How to Pass the Means Test for Chapter 7 Bankruptcy in Pennsylvania

Bankruptcy is not a one-size-fits-all package, but instead, is divided into “chapters” named for the U.S. Bankruptcy Code. Most consumers file under either Chapter 13 or Chapter 7, while Chapter 11 is usually used by businesses.  Chapter 7 is especially popular among consumer filers because it is faster, simpler, and less financially burdensome than Chapter 13. But before you can file under Chapter 7, you need to pass something called the “Means Test.”  Our bankruptcy attorneys explain how to improve your chances of qualifying for Chapter 7.

What is Means Testing?

There are a few different types of bankruptcy.  Chapter 13 is meant for filers who can gradually pay back most of their debts, while Chapter 7 is meant for filers with a greater need for debt relief.  In order to help ensure that Chapter 7 is not abused by debtors who can accommodate filing under Chapter 13, the government requires prospective Chapter 7 filers to prove that they have financial need. This is where the Means Test enters the picture.

Unlike most other aspects of bankruptcy, Means Testing is actually fairly simple.  The Means Test compares your income against the median income for a household of equivalent size in the state where you live.  If your income is lower, you qualify for Chapter 7.  But if your income is higher — meaning you can afford to pay back your debtors with a Chapter 13 reorganization plan — you will not qualify for Chapter 7.

1040 income tax bankruptcy means test deductions

The Department of Justice reports the following Pennsylvania median income levels by family size, applicable to cases filed on or after November 1, 2014:

  •  Pennsylvania
    • 1 Earner — $48,200
    • 2 People — $56,946
    • 3 People — $71,703
    • 4 People — $84,396

If your household is larger, simply add $8,100 per each extra person.

For some people, Chapter 13 does prove to be the savvier financial option.  But if you’re determined to file under Chapter 7, you may be able to pass the Means Test by deducting certain expenses.

Expenses You Can Deduct

Filing under Chapter 13 requires that all of your disposable income goes towards your repayment plan to pay off your debtors, with payments spread out over the course of three to five years.  If you fail the Means Test because you have a large amount of disposable income, and you want to qualify for Chapter 7, you will need to prove that your expenses are also high, effectively eating away so much of your disposable income that you cannot realistically afford to cover the Chapter 13 repayment plan.

You may be able to deduct the following expenses:

  • Caregiver Expenses – This includes expenses related to caring for elderly, disabled, and chronically or terminally ill individuals.  If you care for an aging parent, for example, you can deduct related expenses such as prescription medications or transportation costs.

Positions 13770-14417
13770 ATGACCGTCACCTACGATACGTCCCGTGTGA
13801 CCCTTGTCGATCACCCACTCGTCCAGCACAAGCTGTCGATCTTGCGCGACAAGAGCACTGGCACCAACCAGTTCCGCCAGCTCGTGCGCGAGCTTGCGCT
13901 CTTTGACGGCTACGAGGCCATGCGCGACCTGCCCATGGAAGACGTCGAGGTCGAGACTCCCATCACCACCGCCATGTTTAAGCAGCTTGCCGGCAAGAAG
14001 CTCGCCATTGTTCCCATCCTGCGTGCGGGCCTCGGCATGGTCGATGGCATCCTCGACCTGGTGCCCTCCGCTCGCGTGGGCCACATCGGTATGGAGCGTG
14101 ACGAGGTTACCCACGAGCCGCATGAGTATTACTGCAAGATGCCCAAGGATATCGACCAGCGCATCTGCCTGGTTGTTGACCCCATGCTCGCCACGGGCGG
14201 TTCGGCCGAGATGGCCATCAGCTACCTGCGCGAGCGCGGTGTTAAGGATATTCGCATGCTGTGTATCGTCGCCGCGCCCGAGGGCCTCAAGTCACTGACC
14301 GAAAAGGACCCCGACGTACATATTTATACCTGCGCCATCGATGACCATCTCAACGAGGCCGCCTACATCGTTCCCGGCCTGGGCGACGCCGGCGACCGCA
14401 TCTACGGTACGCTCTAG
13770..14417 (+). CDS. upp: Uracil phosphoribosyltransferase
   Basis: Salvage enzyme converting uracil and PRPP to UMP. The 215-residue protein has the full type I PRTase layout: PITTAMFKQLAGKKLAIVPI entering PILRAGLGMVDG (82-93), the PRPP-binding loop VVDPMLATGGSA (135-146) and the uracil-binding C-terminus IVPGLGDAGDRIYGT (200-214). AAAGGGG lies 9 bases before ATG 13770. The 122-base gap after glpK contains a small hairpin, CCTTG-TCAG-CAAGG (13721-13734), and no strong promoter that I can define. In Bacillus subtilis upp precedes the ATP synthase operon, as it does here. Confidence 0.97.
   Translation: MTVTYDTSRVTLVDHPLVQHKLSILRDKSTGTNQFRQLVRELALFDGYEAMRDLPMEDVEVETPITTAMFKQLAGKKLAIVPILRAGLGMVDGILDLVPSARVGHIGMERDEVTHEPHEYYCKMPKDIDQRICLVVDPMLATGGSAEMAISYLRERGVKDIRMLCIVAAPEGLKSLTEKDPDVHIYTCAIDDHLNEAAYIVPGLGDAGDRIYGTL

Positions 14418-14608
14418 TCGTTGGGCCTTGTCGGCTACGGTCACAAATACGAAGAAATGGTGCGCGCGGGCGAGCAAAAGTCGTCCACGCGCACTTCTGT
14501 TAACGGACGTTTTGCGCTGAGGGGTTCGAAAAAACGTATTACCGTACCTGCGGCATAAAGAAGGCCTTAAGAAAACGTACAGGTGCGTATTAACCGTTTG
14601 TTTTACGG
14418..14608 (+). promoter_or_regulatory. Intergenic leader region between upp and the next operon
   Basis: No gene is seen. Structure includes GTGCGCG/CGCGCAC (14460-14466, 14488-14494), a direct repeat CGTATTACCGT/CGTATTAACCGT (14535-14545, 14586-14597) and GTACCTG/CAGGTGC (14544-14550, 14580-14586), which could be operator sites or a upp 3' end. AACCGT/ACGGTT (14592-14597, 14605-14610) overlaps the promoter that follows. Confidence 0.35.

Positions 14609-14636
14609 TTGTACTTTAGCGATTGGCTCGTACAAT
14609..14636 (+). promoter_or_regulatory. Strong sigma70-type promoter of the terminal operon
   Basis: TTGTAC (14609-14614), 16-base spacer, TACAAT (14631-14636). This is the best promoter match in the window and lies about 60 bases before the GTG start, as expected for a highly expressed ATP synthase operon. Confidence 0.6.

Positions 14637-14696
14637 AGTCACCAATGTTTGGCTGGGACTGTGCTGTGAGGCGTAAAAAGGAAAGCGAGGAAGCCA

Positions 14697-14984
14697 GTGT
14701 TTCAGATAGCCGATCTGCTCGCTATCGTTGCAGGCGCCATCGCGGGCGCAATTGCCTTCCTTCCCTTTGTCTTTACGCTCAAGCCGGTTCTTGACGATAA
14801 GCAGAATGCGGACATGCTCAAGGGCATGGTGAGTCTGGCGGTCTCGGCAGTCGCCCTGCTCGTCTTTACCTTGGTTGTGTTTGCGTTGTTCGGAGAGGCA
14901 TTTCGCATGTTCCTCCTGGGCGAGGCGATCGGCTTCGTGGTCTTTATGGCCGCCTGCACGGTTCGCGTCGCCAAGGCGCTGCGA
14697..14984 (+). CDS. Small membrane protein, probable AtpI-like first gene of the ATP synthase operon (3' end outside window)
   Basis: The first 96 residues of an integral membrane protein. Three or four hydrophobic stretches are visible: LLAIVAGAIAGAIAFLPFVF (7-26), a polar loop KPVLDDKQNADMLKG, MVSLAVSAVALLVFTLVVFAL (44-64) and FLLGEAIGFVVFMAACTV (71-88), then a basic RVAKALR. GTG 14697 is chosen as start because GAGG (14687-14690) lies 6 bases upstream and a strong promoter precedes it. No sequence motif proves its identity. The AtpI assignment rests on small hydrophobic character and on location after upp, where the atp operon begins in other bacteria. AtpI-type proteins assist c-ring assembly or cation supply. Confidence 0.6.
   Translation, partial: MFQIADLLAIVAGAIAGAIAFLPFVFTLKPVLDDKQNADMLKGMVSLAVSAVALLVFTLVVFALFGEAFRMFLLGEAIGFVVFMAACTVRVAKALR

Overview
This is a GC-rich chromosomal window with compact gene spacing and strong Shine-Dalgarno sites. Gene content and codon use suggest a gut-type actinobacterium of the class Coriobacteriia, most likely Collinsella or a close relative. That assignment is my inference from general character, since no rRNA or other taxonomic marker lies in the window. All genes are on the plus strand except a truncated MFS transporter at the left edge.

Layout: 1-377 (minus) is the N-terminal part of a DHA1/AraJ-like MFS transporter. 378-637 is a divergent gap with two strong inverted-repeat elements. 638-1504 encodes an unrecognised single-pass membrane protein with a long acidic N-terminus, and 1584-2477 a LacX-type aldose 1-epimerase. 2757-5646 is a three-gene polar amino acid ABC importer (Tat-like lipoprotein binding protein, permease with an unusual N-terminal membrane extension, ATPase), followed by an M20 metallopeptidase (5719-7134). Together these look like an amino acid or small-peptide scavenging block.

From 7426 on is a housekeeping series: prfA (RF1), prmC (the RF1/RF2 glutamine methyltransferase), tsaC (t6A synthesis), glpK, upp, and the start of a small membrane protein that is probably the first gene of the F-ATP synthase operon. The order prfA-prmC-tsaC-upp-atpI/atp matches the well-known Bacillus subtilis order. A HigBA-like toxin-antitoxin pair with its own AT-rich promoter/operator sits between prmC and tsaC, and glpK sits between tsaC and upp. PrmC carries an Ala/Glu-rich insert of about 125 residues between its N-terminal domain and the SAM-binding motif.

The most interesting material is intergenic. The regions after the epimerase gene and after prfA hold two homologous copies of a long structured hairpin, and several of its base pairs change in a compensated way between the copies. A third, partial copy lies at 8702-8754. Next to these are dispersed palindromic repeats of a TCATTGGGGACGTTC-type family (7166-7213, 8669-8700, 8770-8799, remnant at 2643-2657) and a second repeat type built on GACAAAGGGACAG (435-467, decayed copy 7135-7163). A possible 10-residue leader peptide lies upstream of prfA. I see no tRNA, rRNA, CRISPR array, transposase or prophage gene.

• Charity Donations – If you regularly donated to charities before filing, and plan on continuing to do so, you can deduct your donations and contributions.  Be advised you will be required to provide documentation proving a record of making contributions.
  • Child Care – The federal government recognizes that providing for young children can be expensive, and debtors are permitted to deduct child care expenses such as babysitting and day care costs.
  • Domestic Support – This includes spousal support (i.e. alimony) and child support payments.
  • Education for Disabled Children – If your child has a mental and/or physical disability, you can deduct expenses related to his or her education.
  • Insurance – This includes health insurance, disability insurance, and term life insurance.
  • Involuntary Employment Expenses – These include mandatory deductions from your paycheck, like union dues or fees for having a uniform.
  • Secured Debt – Secured debts are debts which are “secured” by collateral, such as a mortgage (secured by your home, which can be foreclosed on) or an auto loan (secured by your car, which can be repossessed).  You may be able to deduct your secured debts in full, depending on how long they will take you to pay.
  • Taxes – Income tax obligations may be deducted.

Call Our Pennsylvania Bankruptcy Lawyers to File Chapter 7

You may also be able to deduct miscellaneous expenses that go toward maintaining your family’s overall health, welfare, and safety.  If your family is going through an emergency, you might even be eligible for a hardship discharge.  However, you must be able to justify your deductions in court.  Your attorney can advocate for your best financial interests before the judge and fight to get you as many permissible deductions as possible.

To start discussing whether Chapter 7 is right for you in a free and confidential legal consultation, call the Pennsylvania bankruptcy lawyers of Young, Marr & Associates at (215) 701-6519 in Pennsylvania.  Our team has more than 20 years of experience filing thousands of cases.

Have You:

Been paying credit card balances that seem to never go down?

Lost your job and are now having trouble keeping up?

Attempted to work out a payment arrangement to no avail?

Been notified of a mortgage foreclosure action?

Been denied for a mortgage or other line of credit?

If the answer to any of these questions is “yes” then bankruptcy may be an option that you should consider.

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